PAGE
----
8. Canton Fair
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This biannual trade fair (also known as the China Import and Export Fair) was established in 1957, and has been referred to as a “barometer of China’s foreign trade” by state-run media outlet Xinhua. Every spring and fall, people of all nationalities arrive in town to purchase new products from a wide range of sectors. While Shanghai has its fair share of fairs (no pun intended), Guangzhou hosts the ‘big kahuna’ of trade fairs in China, which helps provide a big economic boost to the city.
9. Hiking Trails
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Guangzhou is a prime location for those seeking an outdoor adventure. Unlike the embarrassingly flat terrain in which Shanghai is located, Guangzhou’s nearby mountains are typically a metro or bus ride away, and ripe with hiking trails perfect for breaking up your monotonous work-life routine. Before you argue that Guangzhou is too hot for hiking, the city’s outer areas boast some picture-perfect swimming holes to cool down under the bright South China sun. Nice, right?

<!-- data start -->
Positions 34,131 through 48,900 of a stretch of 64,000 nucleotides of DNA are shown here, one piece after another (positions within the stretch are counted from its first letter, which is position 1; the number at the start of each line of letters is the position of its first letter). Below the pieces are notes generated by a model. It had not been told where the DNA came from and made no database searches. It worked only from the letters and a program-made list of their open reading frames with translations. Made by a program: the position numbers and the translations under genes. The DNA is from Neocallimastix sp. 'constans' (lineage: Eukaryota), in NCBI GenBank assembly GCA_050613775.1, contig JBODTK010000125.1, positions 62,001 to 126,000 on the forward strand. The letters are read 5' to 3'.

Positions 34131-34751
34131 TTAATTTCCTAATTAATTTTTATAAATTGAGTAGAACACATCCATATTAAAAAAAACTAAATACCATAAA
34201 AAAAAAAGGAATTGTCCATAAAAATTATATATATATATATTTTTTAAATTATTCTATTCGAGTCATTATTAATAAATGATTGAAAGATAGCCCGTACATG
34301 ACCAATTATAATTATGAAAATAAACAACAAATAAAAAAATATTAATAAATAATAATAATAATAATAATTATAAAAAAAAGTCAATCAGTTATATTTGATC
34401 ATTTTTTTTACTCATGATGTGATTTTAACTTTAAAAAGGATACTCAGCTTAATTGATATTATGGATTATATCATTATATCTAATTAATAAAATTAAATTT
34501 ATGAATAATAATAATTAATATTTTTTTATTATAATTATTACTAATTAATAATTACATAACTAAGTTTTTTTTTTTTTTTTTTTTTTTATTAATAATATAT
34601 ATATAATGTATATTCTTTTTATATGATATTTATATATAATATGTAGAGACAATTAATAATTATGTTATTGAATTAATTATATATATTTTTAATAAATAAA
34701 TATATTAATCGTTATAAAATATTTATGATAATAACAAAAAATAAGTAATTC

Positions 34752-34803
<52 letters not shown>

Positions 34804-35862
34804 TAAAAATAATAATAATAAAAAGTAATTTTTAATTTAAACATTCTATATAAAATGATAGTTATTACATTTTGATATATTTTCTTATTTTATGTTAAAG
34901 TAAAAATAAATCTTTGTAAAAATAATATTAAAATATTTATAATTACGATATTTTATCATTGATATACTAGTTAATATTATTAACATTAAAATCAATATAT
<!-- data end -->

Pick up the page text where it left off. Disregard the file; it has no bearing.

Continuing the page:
10. Greater Bay Area
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While Shanghai is a municipality, a distinction given only to the biggest of Chinese cities, Guangzhou is considered a key player in China’s Greater Bay Area (GBA). This strategic project by the Central Government plans to turn nine Chinese cities and two special administrative regions into a ‘world-class city cluster,’ which rivals the likes of Silicon Valley and the Greater Tokyo Area. Guangzhou’s role as an international commerce and industrial powerhouse is expected to help the region gain greater influence and increase international competitiveness. While we certainly won’t discredit Shanghai’s role in boosting China’s overall GDP, Guangzhou and these South China cities will be a fixture in the nation’s future growth for decades to come.
READ MORE: 10 Reasons Shenzhen Is Better than Shanghai